Individual differences in sensitivity to visuomotor discrepancies

John Dewey, University of North Georgia
Shane Mueller, Michigan Technological University

© 2019 Dewey and Mueller. Article deposited here in compliance with publisher policies. Publisher's version of record:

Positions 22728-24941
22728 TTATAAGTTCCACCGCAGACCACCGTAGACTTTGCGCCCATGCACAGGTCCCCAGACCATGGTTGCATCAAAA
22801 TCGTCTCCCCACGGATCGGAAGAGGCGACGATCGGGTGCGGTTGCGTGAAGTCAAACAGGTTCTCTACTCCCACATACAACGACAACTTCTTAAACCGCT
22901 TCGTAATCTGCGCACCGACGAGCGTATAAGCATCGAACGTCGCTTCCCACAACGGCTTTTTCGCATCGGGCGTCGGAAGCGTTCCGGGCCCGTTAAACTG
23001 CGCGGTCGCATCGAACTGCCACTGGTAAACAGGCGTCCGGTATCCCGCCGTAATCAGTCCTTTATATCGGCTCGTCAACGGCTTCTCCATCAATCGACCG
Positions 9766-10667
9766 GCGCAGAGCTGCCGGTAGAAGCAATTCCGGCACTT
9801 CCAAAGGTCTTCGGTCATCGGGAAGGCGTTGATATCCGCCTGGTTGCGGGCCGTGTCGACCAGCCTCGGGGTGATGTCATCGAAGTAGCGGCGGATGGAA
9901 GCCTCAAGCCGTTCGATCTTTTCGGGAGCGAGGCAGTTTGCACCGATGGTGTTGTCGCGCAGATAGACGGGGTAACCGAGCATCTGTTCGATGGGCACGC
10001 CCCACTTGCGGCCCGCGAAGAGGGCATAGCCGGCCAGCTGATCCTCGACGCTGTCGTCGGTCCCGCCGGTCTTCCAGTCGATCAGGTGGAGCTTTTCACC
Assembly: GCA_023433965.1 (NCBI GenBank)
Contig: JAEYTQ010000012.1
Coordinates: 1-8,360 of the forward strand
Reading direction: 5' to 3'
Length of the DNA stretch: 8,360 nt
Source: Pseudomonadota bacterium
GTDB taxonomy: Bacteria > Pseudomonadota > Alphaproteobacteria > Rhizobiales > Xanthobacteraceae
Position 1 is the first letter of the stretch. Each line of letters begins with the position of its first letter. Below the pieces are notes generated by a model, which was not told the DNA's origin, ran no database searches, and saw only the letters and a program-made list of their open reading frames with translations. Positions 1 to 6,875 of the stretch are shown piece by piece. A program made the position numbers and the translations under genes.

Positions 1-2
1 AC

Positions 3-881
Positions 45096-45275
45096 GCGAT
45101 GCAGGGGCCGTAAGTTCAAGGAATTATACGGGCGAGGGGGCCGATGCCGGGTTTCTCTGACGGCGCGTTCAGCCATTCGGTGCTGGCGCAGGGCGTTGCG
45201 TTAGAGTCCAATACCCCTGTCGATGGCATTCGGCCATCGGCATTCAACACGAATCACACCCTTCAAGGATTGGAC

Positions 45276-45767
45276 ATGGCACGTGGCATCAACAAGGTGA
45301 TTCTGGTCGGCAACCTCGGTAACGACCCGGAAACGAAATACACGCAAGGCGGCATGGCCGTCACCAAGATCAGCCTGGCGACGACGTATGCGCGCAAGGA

This study explored whether sensitivity to visuomotor discrepancies, specifically the ability to detect and respond to loss of control over a moving object, is associated with other psychological traits and abilities. College-aged adults performed a computerized tracking task which involved keeping a cursor centered on a moving target using keyboard controls. On some trials, the cursor became unresponsive to participants’ keypresses. Participants were instructed to immediately press the space bar if they noticed a loss of control. Response times (RTs) were measured. Additionally, participants completed a battery of behavioral and questionnaire-based tests with hypothesized relationships to the phenomenology of control, including measures of constructs such as locus of control, impulsiveness, need for cognition (NFC), and non-clinical schizotypy. Bivariate correlations between RTs to loss of control and high order cognitive and personality traits were not significant. However, a step-wise regression showed that better performance on the pursuit rotor task predicted faster RTs to loss of control while controlling for age, signal detection, and NFC. Results are discussed in relation to multifactorial models of the sense of agency.